Chapter V: Ethics in Relation to Conduct.

§ 90.

But, if this be recognised, several most important consequences follow, with regard to the relation of Ethics to conduct. (§ 90 ¶ 1)

(1) It is plain that no moral law is self-evident, as has commonly been held by the Intuitional school of moralists. The Intuitional view of Ethics consists in the supposition that certain rules, stating that certain actions are always to be done or to be omitted, may be taken as self-evident premisses. I have shewn with regard to judgments of what is good in itself, that this is the case; no reason can be given for them. But it is the essence of Intuitionism to suppose that rules of action—statements not of what ought to be, but of what we ought to do—are in the same sense intuitively certain. Plausibility has been lent to this view by the fact that we do undoubtedly make immediate judgments that certain actions are obligatory or wrong: we are thus often intuitively certain of our duty, in a psychological sense. But, nevertheless, these judgments are not self-evident and cannot be taken as ethical premisses, since, as has now been shewn, they are capable of being confirmed or refuted by an investigation of causes and effects. It is, indeed, possible that some of our immediate intuitions are true; but since what we intuit, what conscience tells us, is that certain actions will always produce the greatest sum of good possible under the circumstances, it is plain that reasons can be given, which will shew the deliverances of conscience to be true or false. (§ 90 ¶ 2)

§ 91.

(2) In order to shew that any action is a duty, it is necessary to know both what are the other conditions, which will, conjointly with it, determine its effects; to know exactly what will be the effects of these conditions; and to know all the events which will be in any way affected by our action throughout an infinite future. We must have all this causal knowledge, and further we must know accurately the degree of value both of the action itself and of all these effects; and must be able to determine how, in conjunction with the other things in the Universe, they will affect its value as an organic whole. And not only this: we must also possess all this knowledge with regard to the effects of every possible alternative; and must then be able to see by comparison that the total value due to the existence of the action in question will be greater. But it is obvious that our causal knowledge alone is far too incomplete for us ever to assure ourselves of this result, that an action is our duty: we can never be sure that any action will produce the greatest value possible. (§ 91 ¶ 1)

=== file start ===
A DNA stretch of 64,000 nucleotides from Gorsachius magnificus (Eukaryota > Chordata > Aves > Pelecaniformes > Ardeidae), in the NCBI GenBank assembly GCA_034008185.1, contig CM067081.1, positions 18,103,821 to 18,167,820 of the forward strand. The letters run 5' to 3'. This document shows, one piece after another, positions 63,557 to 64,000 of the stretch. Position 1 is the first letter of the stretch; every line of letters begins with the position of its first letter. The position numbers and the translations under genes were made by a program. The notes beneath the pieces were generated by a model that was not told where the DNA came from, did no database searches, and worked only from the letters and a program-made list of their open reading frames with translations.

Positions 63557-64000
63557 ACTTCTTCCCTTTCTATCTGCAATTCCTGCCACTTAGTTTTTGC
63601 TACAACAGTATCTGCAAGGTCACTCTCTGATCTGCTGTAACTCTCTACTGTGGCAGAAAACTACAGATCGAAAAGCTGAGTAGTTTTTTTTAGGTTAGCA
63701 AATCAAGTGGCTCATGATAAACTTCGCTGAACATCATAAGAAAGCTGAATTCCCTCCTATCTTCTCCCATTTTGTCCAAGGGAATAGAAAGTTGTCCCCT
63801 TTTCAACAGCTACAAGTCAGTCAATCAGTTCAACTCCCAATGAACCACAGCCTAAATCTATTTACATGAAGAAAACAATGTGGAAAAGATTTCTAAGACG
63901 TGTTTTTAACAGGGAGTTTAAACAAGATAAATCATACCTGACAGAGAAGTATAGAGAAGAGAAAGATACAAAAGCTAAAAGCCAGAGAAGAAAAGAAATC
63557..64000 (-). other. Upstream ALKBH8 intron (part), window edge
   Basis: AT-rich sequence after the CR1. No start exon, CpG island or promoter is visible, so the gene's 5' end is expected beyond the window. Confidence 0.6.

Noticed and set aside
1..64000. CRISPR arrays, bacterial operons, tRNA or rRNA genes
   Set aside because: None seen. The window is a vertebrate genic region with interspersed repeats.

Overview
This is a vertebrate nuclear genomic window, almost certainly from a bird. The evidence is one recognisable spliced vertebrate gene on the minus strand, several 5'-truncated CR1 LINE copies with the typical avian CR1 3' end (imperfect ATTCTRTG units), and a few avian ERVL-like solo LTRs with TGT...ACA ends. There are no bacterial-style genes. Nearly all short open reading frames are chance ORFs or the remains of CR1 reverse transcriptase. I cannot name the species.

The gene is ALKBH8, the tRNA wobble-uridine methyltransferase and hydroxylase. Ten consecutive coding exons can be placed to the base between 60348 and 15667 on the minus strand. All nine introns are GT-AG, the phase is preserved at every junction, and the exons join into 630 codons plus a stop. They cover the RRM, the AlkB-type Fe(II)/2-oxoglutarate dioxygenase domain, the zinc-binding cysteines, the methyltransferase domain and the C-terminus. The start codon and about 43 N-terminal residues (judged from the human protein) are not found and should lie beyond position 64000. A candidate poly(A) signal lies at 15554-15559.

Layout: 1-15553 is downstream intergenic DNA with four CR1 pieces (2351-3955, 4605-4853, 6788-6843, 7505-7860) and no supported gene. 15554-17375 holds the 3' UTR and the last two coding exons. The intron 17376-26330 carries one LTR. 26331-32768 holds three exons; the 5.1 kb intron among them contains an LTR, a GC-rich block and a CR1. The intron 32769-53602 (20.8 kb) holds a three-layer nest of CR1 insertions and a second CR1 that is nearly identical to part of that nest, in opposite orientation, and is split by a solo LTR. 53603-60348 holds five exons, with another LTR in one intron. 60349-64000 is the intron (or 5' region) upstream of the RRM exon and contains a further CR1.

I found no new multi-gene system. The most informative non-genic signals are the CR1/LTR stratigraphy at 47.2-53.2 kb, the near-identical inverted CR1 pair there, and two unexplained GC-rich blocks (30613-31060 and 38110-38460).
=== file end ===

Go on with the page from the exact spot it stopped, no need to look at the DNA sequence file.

Ethics, therefore, is quite unable to give us a list of duties: but there still remains a humbler task which may be possible for Practical Ethics. Although we cannot hope to discover which, in a given situation, is the best of all possible alternative actions, there may be some possibility of shewing which among the alternatives, likely to occur to any one, will produce the greatest sum of good. This second task is certainly all that Ethics can ever have accomplished: and it is certainly all that it has ever collected materials for proving; since no one has ever attempted to exhaust the possible alternative actions in any particular case. Ethical philosophers have in fact confined their attention to a very limited class of actions, which have been selected because they are those which most commonly occur to mankind as possible alternatives. With regard to these they may possibly have shewn that one alternative is better, i.e. produces a greater total of value, than others. But it seems desirable to insist, that though they have represented this result as a determination of duties, it can never really have been so. For the term duty is certainly so used that, if we are subsequently persuaded that any possible action would have produced more good than the one we adopted, we admit that we failed to do our duty. It will, however, be a useful task if Ethics can determine which among alternatives likely to occur will produce the greatest total value. For, though this alternative cannot be proved to be the best possible, yet it may be better than any course of action which we should otherwise adopt. (§ 91 ¶ 2)